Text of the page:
Jazz-radio programmers are going to love this one: "This'll bring listeners to the station-jazz interpretations of Rolling Stones songs! By a saxophonist who toured with the Stones! With Bill Frisell and Norah Jones! And Sheryl Crow! And Ries even got a couple of the Stones to play on it!" Ries had some good ideas: The organ-trio version of "Honky Tonk Women," with Stones drummer Charlie Watts and organist Larry Goldings, puts a raunchy swing on the tune, and "Satisfaction" borrows from Lee Morgan's "The Sidewinder" to swing harder than you might expect, despite the vapid backup vocals. But the CD's better moments have little or no connection to the compositions. The arrangement of "Paint It Black" sounds "lite" until Ben Monder unleashes a nasty guitar solo. Norah Jones trades in the heartbreak of "Wild Horses" for a slick, confident, too-cool delivery. Watts and Keith Richards don't add more than their names to "Waiting on a Friend" wherein the solos happen over a two-chord vamp, ignoring the blowing potential of the theme's chord change. © Mike Shanley, © 1999–2009 JazzTimes, Inc. All rights reserved


Saxophonist, composer, arranger and producer Tim Ries received degrees from both The University of North Texas (BM) and The University of Michigan (MM). He has had a unique and varied career, which began in 1983 with the great Maynard Ferguson. Since that time, his performing and recording credits include a who’s who of jazz, rock and pop icons: The Rolling Stones (touring from 1999 to the present), Stevie Wonder, Paul Simon, Donald Fagen, Michael Jackson, Blood, Sweat and Tears, Lyle Lovette, and jazz greats Red Garland, Donald Byrd, Hank Jones, Phil Woods, Tom Harrell, Chico Hamilton, Michael Brecker, Joe Henderson, Tony Bennett, Dave Liebman, Al Foster, John Patitucci, Danilo Perez and Maria Schneider. Tim has released seven CDs as a leader. His last two discs, The Rolling Stones Project (Concord) and Stones World (Sunnyside), are his versions of Stones tunes arranged in the jazz and world music genres. Both CDs have drawn rave reviews across the globe. Guest artists featured on these CDs include: all four Rolling Stones, Norah Jones, Sheryl Crow, Milton Nascimento, Bill Frisell, John Scofield, Jack DeJohnette, Lisa Fischer, Bernard Fowler, Larry Goldings, Eddie Palmieri, Brian Blade, flamenco dancer Sara Baras and fado singer Ana Moura. Tim is currently an assistant professor of jazz studies at the University of Toronto and shares his time between New York and Toronto. Tim Ries plays Francois Louis mouthpieces, reeds and ligatures and The Virtuoso tenor and alto saxophones by RS Berkely. © timries.com


Wearing numerous hats and having a deep résumé with plenty of famous names on it is par for the course for top-notch pickup and session musicians. Saxophonist Tim Ries went one better by cultivating a healthy solo career through a series of well-regarded solo albums, respected compositions and arrangements, and a sound Rolling Stone legend Keith Richards described as "amazing." A graduate of the University of North Texas and the University of Michigan, Ries made his recording debut in 1983 on Maynard Ferguson's Live from San Francisco. His love of rock and jazz was first put to record in 1989 when he appeared on Bob Belden's Straight to My Heart: The Music of Sting. Four years later he was a featured name on the album Regards, sharing headlining credits with Franck Amsallem. Moo Records released Ries' first solo album, Imaginary Time, in 1994. Is That So? -- which was also credited as Amsallem/Ries -- was from a 1990 date, but the more abstract record didn't see release until 1996, the same year that Ries appeared on the Grammy-winning Joe Henderson album Big Band. Universal Spirits arrived in 1998 and featured frequent Ries collaborator Billy Drummond on drums. Ries had already done session work for plenty of pop/rock acts by this time (Donald Fagen, Paul Simon, Sheryl Crow, Stevie Wonder, David Lee Roth, and many others), but in 1999 he got his biggest offer yet. While performing for President Clinton at the White House, the cell phone he forgot to shut off began ringing. It was an offer to tour with the Rolling Stones, an offer Ries immediately accepted. After an extensive tour with the Stones, Alternate Side from 2001 reintroduced Ries as a solo artist, but a year later he became a founding member of the Prism Saxophone Quartet, whose debut, Real Standard Time, was released by the Innova label. Another tour with the Stones took up most of his time during 2003-2004 and inspired Ries to write his own jazz arrangements of Mick and Keith's compositions. The results were road-tested on an American tour and then released in 2005 as The Rolling Stones Project on the Concord label. © David Jeffries , © allmusic.com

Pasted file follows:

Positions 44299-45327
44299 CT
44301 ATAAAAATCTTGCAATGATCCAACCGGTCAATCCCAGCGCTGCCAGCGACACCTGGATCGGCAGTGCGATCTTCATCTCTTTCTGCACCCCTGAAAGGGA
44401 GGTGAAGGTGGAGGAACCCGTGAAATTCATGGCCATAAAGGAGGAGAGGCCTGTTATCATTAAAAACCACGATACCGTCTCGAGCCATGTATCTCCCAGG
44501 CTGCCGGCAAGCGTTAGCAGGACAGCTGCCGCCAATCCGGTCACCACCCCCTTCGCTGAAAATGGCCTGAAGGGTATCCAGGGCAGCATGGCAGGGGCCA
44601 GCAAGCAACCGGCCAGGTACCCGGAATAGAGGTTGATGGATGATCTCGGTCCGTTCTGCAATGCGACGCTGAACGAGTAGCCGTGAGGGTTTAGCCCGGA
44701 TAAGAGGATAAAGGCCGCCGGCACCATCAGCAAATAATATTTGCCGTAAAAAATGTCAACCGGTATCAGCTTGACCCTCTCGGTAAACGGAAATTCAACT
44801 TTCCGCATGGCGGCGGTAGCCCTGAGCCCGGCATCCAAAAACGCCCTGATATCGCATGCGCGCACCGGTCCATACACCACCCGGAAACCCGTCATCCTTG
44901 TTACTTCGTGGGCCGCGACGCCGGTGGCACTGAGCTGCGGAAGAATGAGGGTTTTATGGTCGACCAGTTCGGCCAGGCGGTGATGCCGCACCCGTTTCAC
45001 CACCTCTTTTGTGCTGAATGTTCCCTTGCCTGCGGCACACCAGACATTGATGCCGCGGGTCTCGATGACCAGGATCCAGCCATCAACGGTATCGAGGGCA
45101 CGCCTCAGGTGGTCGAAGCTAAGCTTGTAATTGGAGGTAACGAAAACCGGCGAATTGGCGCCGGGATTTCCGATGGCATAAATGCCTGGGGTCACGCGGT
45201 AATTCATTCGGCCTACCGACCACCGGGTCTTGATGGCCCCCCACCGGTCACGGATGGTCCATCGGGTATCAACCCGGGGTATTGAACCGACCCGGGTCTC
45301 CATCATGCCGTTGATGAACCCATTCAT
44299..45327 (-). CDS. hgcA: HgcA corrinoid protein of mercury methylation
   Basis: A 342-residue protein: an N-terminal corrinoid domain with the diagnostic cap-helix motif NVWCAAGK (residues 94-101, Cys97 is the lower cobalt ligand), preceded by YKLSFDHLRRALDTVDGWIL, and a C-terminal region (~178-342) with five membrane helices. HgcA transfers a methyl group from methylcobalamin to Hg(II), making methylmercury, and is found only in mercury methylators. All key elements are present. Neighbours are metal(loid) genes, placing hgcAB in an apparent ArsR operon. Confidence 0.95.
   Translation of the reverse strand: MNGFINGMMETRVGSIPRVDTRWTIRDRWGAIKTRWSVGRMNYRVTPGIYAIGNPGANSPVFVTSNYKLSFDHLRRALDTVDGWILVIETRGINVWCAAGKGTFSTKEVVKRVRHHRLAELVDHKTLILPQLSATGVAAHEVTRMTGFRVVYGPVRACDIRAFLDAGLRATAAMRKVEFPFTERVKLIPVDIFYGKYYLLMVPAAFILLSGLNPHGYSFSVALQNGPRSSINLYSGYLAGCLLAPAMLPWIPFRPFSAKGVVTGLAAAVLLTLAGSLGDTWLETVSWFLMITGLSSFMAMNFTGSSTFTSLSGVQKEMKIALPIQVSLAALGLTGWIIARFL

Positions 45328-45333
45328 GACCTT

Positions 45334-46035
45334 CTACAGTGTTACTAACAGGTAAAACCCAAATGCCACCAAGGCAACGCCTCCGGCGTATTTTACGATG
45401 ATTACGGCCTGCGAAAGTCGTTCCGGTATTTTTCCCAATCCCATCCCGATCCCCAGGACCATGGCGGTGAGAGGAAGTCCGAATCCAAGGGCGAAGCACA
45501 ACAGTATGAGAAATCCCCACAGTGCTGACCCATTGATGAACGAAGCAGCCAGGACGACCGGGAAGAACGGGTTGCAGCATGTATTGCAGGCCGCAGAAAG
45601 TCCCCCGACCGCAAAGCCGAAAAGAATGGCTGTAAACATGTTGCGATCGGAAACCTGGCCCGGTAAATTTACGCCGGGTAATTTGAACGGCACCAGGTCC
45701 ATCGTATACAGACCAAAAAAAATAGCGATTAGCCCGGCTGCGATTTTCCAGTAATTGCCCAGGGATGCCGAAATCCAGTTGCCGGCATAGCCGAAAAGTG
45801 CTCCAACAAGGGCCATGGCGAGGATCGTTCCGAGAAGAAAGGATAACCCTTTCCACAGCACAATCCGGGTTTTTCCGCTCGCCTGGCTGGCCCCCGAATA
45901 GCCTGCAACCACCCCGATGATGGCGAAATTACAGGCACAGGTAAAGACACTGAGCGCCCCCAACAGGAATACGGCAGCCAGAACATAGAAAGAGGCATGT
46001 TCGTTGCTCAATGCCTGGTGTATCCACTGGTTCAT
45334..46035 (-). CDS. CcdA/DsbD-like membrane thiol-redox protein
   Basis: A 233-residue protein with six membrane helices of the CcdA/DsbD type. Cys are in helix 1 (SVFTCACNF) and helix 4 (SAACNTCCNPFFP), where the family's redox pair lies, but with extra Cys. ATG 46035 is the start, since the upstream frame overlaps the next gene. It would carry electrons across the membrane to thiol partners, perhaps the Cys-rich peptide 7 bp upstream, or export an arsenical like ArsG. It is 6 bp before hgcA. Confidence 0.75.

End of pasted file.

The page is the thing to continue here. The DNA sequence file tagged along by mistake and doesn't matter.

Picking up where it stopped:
A.O.O.F.C said...


p/w aoofc

Anonymous said...

Something wrong with this link.Don`t open, and ( I think ) on a chesh or slovack language, and don`t understand, but not work.

A.O.O.F.C said...

Hello, anonymous. The link is working fine. It is a very big file and it may take 40 minutes to download. Follow the Hotfile instructions carefully. You will have to enter two words in the rectangular box before the link appears. Separate the two words with a space. I hope this helps. Thank you for your interest

Fernando said...

Thank you for this one. Just discover your blog.


A.O.O.F.C said...

Hi,Fernando. Thanks for comment. Keep in touch...Paul